Receiving no reply, Mother Sub-Prioress whispered a suggestion. "No," said the Prioress. Mother Sub-Prioress modified her suggestion. The Prioress turned and looked at the tender figure of the Madonna, brooding over the bless�d Babe. "No," said the Prioress. Mother Sub-Prioress frowned, and made a further modification; but in tones which suggested finality. The Prioress inclined her head. The Sub-Prioress, bowing low, lifted the hem of the Reverend Mother's veil, and kissed it; then passed from the room. The Prioress moved to the window. The sunset was over. The evening star shone, like a newly-lighted lamp, in a pale purple sky. The fleet-winged swallows had gone to rest.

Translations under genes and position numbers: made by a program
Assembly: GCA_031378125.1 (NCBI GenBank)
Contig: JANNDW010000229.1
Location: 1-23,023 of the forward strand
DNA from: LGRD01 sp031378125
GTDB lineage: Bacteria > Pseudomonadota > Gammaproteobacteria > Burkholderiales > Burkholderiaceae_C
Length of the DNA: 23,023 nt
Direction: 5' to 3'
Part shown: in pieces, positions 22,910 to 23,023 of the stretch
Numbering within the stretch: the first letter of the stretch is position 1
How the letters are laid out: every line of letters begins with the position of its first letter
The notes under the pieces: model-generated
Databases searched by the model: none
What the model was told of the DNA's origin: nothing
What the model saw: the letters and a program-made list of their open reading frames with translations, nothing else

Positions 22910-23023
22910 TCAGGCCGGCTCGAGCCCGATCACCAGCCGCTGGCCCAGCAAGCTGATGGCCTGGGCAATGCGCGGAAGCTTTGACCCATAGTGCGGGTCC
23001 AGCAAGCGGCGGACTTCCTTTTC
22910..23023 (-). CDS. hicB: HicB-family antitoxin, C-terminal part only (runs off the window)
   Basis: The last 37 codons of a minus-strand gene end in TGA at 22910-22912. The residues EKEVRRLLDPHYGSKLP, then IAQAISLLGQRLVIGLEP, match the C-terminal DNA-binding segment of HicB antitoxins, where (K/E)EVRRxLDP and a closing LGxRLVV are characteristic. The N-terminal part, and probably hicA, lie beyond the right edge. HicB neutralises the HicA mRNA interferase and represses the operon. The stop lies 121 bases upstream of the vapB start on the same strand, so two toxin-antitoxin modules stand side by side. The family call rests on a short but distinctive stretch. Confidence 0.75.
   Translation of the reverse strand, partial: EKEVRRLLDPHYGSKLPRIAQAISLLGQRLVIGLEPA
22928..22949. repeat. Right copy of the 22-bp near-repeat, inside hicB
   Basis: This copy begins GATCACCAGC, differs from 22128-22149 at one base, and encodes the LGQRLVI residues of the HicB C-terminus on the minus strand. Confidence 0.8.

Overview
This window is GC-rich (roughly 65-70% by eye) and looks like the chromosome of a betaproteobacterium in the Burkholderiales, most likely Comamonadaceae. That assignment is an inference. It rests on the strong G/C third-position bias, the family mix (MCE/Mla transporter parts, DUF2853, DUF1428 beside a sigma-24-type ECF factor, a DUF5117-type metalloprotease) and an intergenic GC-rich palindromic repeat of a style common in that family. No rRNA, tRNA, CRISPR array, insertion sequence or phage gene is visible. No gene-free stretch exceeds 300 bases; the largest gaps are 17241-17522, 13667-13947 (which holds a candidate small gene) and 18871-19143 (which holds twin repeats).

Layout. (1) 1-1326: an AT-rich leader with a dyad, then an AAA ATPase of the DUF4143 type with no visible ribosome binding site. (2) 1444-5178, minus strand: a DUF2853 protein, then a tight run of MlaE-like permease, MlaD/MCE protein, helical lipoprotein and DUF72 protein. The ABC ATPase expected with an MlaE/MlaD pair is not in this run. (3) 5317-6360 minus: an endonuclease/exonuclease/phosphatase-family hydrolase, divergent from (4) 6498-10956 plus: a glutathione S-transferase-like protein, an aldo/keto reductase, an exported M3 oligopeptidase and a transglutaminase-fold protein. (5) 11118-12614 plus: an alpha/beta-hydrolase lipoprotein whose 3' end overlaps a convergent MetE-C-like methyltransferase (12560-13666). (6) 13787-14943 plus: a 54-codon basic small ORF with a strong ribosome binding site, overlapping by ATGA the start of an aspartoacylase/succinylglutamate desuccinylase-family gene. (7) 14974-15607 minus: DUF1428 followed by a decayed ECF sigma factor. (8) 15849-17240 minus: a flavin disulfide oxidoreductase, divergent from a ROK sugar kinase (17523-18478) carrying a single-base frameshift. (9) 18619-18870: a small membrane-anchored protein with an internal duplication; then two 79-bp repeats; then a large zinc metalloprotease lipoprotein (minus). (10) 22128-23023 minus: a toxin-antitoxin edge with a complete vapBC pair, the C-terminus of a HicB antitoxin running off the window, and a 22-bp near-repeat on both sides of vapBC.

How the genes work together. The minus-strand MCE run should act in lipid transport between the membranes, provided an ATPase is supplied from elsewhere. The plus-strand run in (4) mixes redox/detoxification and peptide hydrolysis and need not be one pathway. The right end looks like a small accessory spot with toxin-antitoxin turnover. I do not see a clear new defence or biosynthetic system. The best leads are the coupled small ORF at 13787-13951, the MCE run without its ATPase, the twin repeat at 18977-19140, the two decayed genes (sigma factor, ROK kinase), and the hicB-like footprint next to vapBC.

Bats flitted past the casement, like homeless souls who know not where to go. Low chanting began in the cells; the nuns, with open doors, singing _Miserere_. But, as she looked at the evening star, the Prioress heard again, with startling distinctness, the final profanity of poor Sister Seraphine: "I want life--not death!" Along the corridor passed a short procession, on its way to the cell of Mary Seraphine. First went a nun, carrying a lighted taper. Next, the two tall nuns who had borne Mary Seraphine to her cell. Behind them, Mother Sub-Prioress, holding something beneath her scapulary which gave to her more of a presence than she usually possessed. Solemn and official,--nay, almost sacrificial--was their measured shuffle, as they moved along the passage, and entered the cell of Mary Seraphine. The Prioress closed her door, and, kneeling before the crucifix, implored forgiveness for the sacrilege which, all unwittingly, she had provoked. The nuns, in their separate cells, chanted the _Miserere_. But--suddenly--with one accord, their voices fell silent; then hastened on, in uncertain, agitated rhythm. Old Mary Antony below, playing her favourite game, also paused, and pricked up her ears: then filliped the wizen pea, which stood for Mother Sub-Prioress, into the darkest corner, and hurried off to brew a soothing balsam. So, when the Refectory bell had summoned all to the evening meal, the old lay-sister crept to the cell of Mary Seraphine, carrying broth and comfort. But Sister Seraphine was better content than she had been for many weeks. At last she had become the centre of attention; and, although, during the visit of Mother Sub-Prioress to her cell, this had been a peculiarly painful position to occupy, yet to the morbid mind of Mary Seraphine, the position seemed worth the discomfort. Therefore, her mind now purged of its discontent, she cheerfully supped old Antony's broth, and applied the soothing balsam; yet planning the while, to gain favour with the Prioress, by repeating to her, at the first convenient opportunity, the naughty remarks concerning Mother Sub-Prioress, now being made for her diversion, by the kind old woman